Since Lenovo and Ducati became partners in 2018, Ducati has been able to set the pace for innovation in MotoGP through remarkable tech advancement. 2022 has proven to be Ducati MotoGP’s most successful year yet, capitalizing on the progress made thanks to Lenovo’s support, which has helped push Ducati technology into the fast lane.

Technology at the core

“In MotoGP, a partner like Lenovo is fundamental for research, development and design because of the technological expertise they bring on board. With Lenovo as a partner, we have reached a new level in the last few years,” said Gabriele Conti, Ducati Electric Systems Director.

As Ducati’s title and technology partner, Lenovo supplies the racing team with all the technology it requires – from desktop computers to servers to laptops. Evidence of the partnership sits on the motorcycles themselves, which feature the Lenovo logo emblazoned across their chassis.

For a fast-moving sport like MotoGP, riders must be top-notch, bikes fast and powerful and the team in the pit agile and creative. But behind the scenes, cutting-edge technology is essential to power the entire affair.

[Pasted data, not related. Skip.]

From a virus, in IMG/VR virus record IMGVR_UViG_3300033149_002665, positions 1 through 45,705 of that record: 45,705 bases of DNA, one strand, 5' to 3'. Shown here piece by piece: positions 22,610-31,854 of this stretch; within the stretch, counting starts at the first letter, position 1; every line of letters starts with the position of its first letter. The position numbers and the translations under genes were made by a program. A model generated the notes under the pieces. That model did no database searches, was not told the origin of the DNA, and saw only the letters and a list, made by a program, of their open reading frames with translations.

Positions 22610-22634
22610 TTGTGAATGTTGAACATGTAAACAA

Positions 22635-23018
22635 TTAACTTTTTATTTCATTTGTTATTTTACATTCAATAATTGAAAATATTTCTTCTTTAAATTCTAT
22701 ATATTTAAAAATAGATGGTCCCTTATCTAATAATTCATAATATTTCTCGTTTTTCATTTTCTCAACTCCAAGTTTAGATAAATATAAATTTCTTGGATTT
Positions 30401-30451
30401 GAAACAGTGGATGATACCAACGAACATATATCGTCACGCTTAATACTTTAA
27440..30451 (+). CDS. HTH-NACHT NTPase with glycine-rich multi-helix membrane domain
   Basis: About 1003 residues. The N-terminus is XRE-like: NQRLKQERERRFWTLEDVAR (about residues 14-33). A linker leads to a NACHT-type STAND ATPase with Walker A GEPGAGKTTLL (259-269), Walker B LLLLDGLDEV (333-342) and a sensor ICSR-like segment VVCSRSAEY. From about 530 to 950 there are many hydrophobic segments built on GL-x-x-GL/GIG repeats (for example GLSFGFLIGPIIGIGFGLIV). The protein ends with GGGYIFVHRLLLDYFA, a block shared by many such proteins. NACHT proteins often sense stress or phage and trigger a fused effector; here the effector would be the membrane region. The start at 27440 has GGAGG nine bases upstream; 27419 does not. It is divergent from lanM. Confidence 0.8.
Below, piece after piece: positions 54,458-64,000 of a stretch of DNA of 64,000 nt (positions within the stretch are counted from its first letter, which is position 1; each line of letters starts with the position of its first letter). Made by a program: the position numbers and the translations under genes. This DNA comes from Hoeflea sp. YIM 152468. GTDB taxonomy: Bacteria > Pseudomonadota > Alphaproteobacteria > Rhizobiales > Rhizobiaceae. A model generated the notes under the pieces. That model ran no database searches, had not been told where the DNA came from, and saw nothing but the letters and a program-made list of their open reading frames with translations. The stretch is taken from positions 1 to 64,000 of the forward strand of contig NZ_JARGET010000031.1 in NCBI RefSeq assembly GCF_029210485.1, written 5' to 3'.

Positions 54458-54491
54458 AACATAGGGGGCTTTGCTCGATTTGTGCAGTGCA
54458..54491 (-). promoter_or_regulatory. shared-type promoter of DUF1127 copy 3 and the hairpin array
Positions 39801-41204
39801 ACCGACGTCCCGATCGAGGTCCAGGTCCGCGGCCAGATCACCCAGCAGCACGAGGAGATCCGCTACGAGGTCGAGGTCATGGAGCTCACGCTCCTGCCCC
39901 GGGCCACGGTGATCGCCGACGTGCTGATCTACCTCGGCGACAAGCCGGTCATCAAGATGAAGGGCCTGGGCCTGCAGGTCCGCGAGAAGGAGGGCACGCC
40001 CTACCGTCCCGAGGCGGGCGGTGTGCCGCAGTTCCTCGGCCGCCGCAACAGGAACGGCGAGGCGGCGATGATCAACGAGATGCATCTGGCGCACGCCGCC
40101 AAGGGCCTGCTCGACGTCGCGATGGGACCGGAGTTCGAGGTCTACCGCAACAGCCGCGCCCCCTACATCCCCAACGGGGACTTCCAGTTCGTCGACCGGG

Unleashing the power of data

Ducati bikes are equipped with dozens of sensors that record every aspect of each ride, from speed to traction to temperature. The sensors produce massive amounts of data, enabling the pit team to tweak the bike as necessary for peak performance. Without Lenovo’s high-performance computing devices and servers, all that data would not be processed or used in a timely manner for crucial race-time decisions.

“All this data is a necessary ingredient to make the right choice,” Conti said. “You need powerful computing to process it.”

In recent years, with support from Lenovo technology, Ducati has added machine learning to its arsenal of racing tools. Machine learning gives computers the power to learn, leveraging data to improve performance for a variety of tasks. Computers can now help answer questions and inform engineers who once relied solely on intuition.

At the forefront of innovation

Over the last few years, MotoGP has seen numerous developments and advancements, all of which were largely enabled by technological prowess. According to Davide Barana, Technical Director of Ducati Corse, there are three realms in which the sport has made recent leaps and bounds: aerodynamics, tires, and a Lenovo-designed bike lowering system.

Aerodynamics play a crucial role in winning races in MotoGP. While a race car driver keeps his four wheels firmly planted on the ground, a MotoGP racer must lean and flow into each turn, while being entirely visible.

“In auto racing, the driver is immersed into the car,” said Barana. “In motorcycle racing, the rider is completely exposed to the wind and the aerodynamics.”